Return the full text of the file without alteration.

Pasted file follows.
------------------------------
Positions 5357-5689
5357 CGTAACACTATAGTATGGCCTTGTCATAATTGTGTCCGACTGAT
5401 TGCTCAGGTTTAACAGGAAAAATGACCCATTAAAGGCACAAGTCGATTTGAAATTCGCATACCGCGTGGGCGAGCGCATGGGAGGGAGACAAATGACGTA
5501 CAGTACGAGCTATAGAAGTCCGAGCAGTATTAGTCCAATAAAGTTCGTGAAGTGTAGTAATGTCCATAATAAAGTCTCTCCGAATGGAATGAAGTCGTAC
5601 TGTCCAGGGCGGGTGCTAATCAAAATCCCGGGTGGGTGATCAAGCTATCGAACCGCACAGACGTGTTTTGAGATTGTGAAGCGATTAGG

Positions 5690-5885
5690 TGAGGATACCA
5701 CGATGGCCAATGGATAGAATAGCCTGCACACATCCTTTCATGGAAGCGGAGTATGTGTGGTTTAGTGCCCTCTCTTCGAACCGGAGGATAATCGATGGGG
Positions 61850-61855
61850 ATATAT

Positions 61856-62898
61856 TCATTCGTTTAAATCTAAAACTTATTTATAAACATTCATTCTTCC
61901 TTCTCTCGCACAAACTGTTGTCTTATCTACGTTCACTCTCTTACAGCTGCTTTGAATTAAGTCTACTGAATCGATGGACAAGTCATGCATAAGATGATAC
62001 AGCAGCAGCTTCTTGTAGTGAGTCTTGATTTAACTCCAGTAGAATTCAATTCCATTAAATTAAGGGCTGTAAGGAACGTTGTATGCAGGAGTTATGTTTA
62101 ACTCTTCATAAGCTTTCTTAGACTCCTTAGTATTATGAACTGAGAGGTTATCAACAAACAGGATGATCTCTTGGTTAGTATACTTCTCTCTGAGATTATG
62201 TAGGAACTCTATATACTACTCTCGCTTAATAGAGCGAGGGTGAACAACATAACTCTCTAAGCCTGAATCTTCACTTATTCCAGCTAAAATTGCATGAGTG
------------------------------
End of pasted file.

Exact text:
Positions 5357-5689
5357 CGTAACACTATAGTATGGCCTTGTCATAATTGTGTCCGACTGAT
5401 TGCTCAGGTTTAACAGGAAAAATGACCCATTAAAGGCACAAGTCGATTTGAAATTCGCATACCGCGTGGGCGAGCGCATGGGAGGGAGACAAATGACGTA
5501 CAGTACGAGCTATAGAAGTCCGAGCAGTATTAGTCCAATAAAGTTCGTGAAGTGTAGTAATGTCCATAATAAAGTCTCTCCGAATGGAATGAAGTCGTAC
5601 TGTCCAGGGCGGGTGCTAATCAAAATCCCGGGTGGGTGATCAAGCTATCGAACCGCACAGACGTGTTTTGAGATTGTGAAGCGATTAGG

Positions 5690-5885
5690 TGAGGATACCA
5701 CGATGGCCAATGGATAGAATAGCCTGCACACATCCTTTCATGGAAGCGGAGTATGTGTGGTTTAGTGCCCTCTCTTCGAACCGGAGGATAATCGATGGGG
Positions 61850-61855
61850 ATATAT

Positions 61856-62898
61856 TCATTCGTTTAAATCTAAAACTTATTTATAAACATTCATTCTTCC
61901 TTCTCTCGCACAAACTGTTGTCTTATCTACGTTCACTCTCTTACAGCTGCTTTGAATTAAGTCTACTGAATCGATGGACAAGTCATGCATAAGATGATAC
62001 AGCAGCAGCTTCTTGTAGTGAGTCTTGATTTAACTCCAGTAGAATTCAATTCCATTAAATTAAGGGCTGTAAGGAACGTTGTATGCAGGAGTTATGTTTA
62101 ACTCTTCATAAGCTTTCTTAGACTCCTTAGTATTATGAACTGAGAGGTTATCAACAAACAGGATGATCTCTTGGTTAGTATACTTCTCTCTGAGATTATG
62201 TAGGAACTCTATATACTACTCTCGCTTAATAGAGCGAGGGTGAACAACATAACTCTCTAAGCCTGAATCTTCACTTATTCCAGCTAAAATTGCATGAGTG